One Uber amazing idea


By Danielle Melia

It’s late. You’re at dinner with friends and it’s about time someone ordered a cab. But, it’s an effort to find the number, make sure you’ve got signal and get the cab office to understand what your wine-fuelled tone is mumbling down the line.

But that was the past. Suddenly, it’s become enjoyable to order a cab in London. Especially, when it’s an Uber.

Launched in 2009 as a luxury cab experience Uber operates in 35 cities worldwide. Its incredible success has led to investments from the likes of Google Ventures and Benchmark (who also back Ebay). Now, they’re valued at a massive $3.76 billion. And in terms of popularity, they’ve made “I’m ordering an Uber” part of our everyday language.

The brand’s main two London competitors - Hailo and Addison Lee - have always struggled to compete with Uber’s rates. And, regardless of recent taxi industry disputes they’ll need to do something outstanding to stop Uber.

What brands can learn from Uber's seamless user experience

In a world where more and more apps fail to have a useful purpose, Uber brings us something new. It’s an app that’s not only valuable in our day-to-day lives but seamless in execution.

It's easy-on-the-eye

With just a tap of the app you get a feel for Uber as it launches. The minimal branding, sexy roaming and tagline ‘Everyone’s private driver’ give it a sleek and stylish feel.

Choice is at your fingertips

Within a few seconds you have a choice of cars at your fingertips - Uber X, Exec, or, perhaps if you’ve got someone to impress an Uber LUX. The choice of car in itself gives the app added value.

They deliver on their promise 

On booking you immediately get a profile of your driver putting you at ease and instilling a sense of ‘Yes! They’re on the way’ confidence. And when your Uber car turns up (on-time) it’s every bit as a slick as the app.

Uber has taken an everyday need and made it completely painless. Transitioning the user from app to the analog world flawlessly.

Smart marketing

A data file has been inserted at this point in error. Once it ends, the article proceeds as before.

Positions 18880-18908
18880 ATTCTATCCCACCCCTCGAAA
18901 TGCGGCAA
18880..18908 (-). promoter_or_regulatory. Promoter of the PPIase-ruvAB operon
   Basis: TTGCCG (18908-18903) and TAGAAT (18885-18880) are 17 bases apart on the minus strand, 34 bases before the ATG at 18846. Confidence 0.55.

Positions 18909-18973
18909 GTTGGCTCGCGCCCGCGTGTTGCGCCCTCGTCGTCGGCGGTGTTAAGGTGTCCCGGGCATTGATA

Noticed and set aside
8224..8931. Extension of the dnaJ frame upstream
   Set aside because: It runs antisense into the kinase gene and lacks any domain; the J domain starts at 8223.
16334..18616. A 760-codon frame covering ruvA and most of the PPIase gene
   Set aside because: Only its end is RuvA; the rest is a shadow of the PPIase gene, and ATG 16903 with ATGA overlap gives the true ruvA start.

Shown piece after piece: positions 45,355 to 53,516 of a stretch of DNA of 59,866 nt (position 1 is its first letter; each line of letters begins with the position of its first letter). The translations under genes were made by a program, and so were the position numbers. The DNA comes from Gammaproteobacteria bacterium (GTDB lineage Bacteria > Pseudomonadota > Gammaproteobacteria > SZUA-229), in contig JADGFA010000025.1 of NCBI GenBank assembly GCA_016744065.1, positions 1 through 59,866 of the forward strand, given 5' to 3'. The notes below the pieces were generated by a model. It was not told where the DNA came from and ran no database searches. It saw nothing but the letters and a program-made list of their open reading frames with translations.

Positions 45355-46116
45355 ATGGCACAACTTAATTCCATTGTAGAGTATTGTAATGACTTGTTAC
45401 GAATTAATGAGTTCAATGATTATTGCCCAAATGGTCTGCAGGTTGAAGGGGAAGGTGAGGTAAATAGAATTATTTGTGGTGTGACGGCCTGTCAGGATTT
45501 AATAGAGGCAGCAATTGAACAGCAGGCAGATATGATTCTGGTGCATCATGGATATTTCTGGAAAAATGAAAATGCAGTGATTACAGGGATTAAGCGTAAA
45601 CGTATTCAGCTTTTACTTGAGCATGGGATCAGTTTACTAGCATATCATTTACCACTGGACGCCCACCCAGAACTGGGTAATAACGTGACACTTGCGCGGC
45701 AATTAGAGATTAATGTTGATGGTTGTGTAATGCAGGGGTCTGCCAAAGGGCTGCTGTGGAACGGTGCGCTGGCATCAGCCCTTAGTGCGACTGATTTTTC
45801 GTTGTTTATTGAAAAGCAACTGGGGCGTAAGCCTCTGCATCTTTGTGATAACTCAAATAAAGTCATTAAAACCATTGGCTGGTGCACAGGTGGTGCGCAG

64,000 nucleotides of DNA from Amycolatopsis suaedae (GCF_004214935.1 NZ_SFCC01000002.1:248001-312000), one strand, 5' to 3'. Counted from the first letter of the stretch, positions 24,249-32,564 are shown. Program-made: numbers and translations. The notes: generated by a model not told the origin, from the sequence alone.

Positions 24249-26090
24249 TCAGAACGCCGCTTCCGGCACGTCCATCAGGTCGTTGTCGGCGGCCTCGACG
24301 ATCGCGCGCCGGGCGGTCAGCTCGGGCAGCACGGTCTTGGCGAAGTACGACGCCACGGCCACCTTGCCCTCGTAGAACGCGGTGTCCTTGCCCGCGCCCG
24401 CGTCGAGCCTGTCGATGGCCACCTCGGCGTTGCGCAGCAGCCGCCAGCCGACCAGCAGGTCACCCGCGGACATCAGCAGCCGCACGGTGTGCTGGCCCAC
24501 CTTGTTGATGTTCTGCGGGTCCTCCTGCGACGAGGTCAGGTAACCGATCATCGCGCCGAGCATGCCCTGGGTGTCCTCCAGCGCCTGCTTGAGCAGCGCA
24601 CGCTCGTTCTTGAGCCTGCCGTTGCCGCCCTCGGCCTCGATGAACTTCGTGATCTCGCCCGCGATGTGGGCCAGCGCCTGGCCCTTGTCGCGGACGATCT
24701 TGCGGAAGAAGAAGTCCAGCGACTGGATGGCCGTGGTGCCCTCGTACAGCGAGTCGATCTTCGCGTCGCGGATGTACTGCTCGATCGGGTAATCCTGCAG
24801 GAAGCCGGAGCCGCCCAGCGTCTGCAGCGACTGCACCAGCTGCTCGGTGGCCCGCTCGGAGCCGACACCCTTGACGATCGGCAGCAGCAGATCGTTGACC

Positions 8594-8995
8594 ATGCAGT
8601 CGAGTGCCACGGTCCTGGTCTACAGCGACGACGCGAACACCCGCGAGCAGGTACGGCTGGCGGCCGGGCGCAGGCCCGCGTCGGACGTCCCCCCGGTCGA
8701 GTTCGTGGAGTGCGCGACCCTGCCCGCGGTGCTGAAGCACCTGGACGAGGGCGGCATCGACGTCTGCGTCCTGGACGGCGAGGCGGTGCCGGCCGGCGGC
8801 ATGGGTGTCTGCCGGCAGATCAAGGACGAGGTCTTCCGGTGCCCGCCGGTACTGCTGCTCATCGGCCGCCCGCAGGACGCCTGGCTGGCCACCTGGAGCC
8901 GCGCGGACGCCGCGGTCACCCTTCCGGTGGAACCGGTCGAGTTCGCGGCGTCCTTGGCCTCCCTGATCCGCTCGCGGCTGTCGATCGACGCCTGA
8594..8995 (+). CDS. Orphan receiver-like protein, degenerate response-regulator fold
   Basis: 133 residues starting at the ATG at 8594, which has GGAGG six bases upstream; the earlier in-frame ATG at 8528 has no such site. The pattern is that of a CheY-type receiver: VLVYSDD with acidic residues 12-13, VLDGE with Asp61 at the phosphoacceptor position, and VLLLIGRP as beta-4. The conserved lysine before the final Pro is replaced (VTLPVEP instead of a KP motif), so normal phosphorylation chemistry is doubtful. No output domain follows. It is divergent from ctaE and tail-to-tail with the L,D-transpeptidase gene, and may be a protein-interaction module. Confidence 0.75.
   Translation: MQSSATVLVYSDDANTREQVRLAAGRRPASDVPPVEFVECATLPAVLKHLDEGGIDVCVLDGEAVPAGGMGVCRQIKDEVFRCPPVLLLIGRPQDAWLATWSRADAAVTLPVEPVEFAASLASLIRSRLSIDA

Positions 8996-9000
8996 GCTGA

Uber, as a product, is a revolutionary idea. So it makes sense for marketing to focus on the end experience when it promises a flawless execution.


On joining Uber you get £10 off your next journey when you share a code with your friends socially and one of them joins up too. An easy, cost-free marketing mechanic.


Uber is all about providing a personal experience – so it’s intuitive that in February they tapped into the ultimate personal experience…love. Uber showed its cheeky side when, for Valentines it asked users if they’d like to send some pants to a lover in a cab. Unlike some of the other (super-cheese-ball) ads at that time, it gave us a smile. This worked in two ways – we were left with a warm feeling towards the usually ‘Uber-stylish’ brand. Injecting just enough personality to keep them at the forefront of our minds.

In a similar vein, Uber recently delivered fresh cocktails in a cab for one night only. The campaign was all about the execution - timely, understated and stylish. Serving up even more brand advocates for Uber.


I think of all the taxi names I used before Uber. Mostly called after the taxi location or the owner - and always completely forgettable. ‘Uber’ is short, sweet and has this energy which makes you want to say it time-and-time again. Which is important when you mainly rely on word-of-mouth marketing. Uber-clever, ey?

The future of Uber

Uber can guarantee an audience of city-centric customers who thanks to an awesome execution and low-fares remain loyal. As it continues to grow at an exponential rate, we’ll see more brands wanting to partner with Uber.

Through slick design, a seamless user experience and a genius name, Uber has made ordering a cab actually enjoyable. Who would of thought it?

If this interests you, Uber over to AnalogFolk’s Hack Festival...